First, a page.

Greater Manchester 'to lose out on' £320m over Brexit

Chief Executive of Manchester City Council Sir Howard Bernstein announces the northwest results Image copyright Getty Images
Image caption Sir Howard Bernstein said "urgent work" was needed to look at possible implications of Brexit

Greater Manchester is set to miss out on £320m after the UK voted to leave the European Union (EU), a report leaked to the BBC has warned.

The report by Manchester City Council's chief executive said EU funding up to 2020 "would no longer be forthcoming".

Sir Howard Bernstein's briefing note was sent to council leaders on 30 June, a week after the Brexit vote.

HM Treasury said there would be "no immediate change" to EU programmes including the "Northern Powerhouse".

'Worst impacts'

Sir Howard warned there would be "significant implications" for work programmes and schemes that support small businesses.

Local high profile schemes to get the long-term sick back to work will need to be reviewed, the briefing note said.

Sir Howard said a plan was needed "to mitigate the worst impacts of withdrawal".

The UK voted to leave the EU by 52% to 48% in a referendum on 23 June.

Image caption The briefing note was sent to the leaders of the ten councils that make up the Greater Manchester Combined Authority

Greater Manchester was expecting to receive £176m of the European Regional Development Fund and £145m of the European Social Fund up to 2020.

This money had to be matched by a minimum of 50% non-EU funds, creating a programme of nearly £650m.

Sir Howard said there had been "significant delays" on agreement between the government and the EU and so only £36m of funding had been officially contracted for Greater Manchester.

After the referendum, the government promised verbally that existing EU funding contracts would be honoured but it "would not be signing any new" ones, he added.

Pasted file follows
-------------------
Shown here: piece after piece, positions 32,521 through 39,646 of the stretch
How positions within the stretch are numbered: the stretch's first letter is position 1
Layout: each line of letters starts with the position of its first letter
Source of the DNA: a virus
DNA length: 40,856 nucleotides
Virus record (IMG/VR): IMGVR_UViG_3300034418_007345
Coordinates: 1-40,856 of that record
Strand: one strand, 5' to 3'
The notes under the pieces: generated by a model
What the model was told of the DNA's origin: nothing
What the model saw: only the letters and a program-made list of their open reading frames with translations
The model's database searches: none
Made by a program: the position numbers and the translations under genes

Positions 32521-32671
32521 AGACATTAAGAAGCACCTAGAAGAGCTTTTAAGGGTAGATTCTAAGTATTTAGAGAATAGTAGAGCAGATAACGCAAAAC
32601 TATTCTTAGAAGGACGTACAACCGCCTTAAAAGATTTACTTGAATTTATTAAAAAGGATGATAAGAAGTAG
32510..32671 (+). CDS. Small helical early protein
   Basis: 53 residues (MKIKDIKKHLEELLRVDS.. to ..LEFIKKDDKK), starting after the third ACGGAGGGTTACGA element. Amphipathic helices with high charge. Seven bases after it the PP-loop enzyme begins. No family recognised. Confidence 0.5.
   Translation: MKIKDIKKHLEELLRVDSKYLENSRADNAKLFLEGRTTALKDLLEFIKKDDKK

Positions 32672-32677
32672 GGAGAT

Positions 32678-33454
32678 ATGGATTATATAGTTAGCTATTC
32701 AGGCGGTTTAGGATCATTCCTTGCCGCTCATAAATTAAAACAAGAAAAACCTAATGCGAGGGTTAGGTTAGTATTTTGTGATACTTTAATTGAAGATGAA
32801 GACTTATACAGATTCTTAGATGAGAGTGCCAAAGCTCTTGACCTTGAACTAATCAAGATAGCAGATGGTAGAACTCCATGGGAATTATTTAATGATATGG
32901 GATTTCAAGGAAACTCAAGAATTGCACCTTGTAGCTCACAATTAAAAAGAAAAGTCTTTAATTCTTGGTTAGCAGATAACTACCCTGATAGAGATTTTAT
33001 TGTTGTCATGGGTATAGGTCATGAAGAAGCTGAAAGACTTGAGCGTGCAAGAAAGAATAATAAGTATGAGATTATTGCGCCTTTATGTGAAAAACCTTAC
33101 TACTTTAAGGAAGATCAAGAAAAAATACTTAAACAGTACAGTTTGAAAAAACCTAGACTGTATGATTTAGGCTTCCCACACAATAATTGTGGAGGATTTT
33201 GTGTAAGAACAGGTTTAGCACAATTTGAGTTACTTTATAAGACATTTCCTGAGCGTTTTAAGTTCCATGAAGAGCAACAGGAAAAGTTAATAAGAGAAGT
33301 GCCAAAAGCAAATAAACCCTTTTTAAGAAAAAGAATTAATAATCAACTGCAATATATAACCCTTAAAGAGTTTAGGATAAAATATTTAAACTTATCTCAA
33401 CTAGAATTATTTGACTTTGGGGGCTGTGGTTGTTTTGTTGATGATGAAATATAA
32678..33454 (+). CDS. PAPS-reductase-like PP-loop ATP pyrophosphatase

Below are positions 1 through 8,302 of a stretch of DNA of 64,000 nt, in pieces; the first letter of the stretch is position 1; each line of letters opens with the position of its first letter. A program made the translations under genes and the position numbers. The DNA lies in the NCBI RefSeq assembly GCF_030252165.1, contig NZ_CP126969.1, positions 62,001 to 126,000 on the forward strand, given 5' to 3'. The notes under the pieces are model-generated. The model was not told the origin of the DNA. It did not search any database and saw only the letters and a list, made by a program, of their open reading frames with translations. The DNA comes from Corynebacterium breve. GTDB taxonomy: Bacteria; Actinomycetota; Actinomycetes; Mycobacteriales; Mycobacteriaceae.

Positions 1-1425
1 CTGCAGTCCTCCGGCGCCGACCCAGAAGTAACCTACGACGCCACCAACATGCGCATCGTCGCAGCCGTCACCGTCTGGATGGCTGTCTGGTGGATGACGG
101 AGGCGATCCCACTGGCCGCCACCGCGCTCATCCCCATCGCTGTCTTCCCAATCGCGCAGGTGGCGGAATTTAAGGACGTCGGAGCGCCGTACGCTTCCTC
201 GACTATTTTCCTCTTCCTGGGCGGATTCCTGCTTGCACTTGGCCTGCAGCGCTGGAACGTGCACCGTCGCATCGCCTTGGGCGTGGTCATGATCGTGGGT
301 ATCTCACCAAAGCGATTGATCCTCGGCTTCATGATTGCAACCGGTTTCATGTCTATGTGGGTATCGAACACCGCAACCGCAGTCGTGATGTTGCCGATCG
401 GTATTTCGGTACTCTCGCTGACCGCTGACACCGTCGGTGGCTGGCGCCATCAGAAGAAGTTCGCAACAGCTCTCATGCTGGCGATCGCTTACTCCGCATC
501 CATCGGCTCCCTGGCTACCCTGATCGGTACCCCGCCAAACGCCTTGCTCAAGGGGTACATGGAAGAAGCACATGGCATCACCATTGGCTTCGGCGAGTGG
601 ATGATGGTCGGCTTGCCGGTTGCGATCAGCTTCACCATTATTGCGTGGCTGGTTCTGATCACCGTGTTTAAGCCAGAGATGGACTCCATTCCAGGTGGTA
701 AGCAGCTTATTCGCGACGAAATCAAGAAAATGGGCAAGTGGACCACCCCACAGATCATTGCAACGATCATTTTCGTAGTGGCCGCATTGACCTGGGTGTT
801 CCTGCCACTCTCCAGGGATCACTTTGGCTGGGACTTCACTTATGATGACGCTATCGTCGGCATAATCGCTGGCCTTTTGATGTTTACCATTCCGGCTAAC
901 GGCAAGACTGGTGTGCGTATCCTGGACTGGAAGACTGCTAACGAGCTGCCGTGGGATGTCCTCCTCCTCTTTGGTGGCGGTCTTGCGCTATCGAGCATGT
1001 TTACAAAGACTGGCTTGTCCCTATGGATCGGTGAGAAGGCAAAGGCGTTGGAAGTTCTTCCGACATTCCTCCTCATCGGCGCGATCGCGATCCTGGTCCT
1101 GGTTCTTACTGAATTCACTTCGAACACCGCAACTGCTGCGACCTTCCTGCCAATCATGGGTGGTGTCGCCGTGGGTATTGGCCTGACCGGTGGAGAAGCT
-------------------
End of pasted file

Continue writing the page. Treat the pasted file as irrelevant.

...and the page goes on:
Not allocating these funding contracts would lead to a shortfall of £285m, the note suggested.

Image copyright Reuters
Image caption The government said it has "ensured that EU funding is directed towards the UK's economic priorities"

Interim mayor for Greater Manchester, Tony Lloyd, urged the government to "replace funding" lost through Brexit.

"Greater Manchester did quite well out of the European funding streams in the past and now we have got to say, very directly, you now have to live up to the promises made during the referendum campaign," he said.

'Nervous' investors

A spokesperson for HM Treasury said: "The UK remains a member of the EU and that means there is no immediate change to EU programmes.

"The government has ensured that EU funding is directed towards the UK's economic priorities, like the Northern Powerhouse."

However, Sir Howard said Brexit had put future investment from North America at risk because investors were "very nervous at this point".

The report said initial conversations with local businesses suggested they were planning to "pause or hold investment actions" while they waited for the situation to stabilise.

Read more: The facts behind claims about our relationship with the EU

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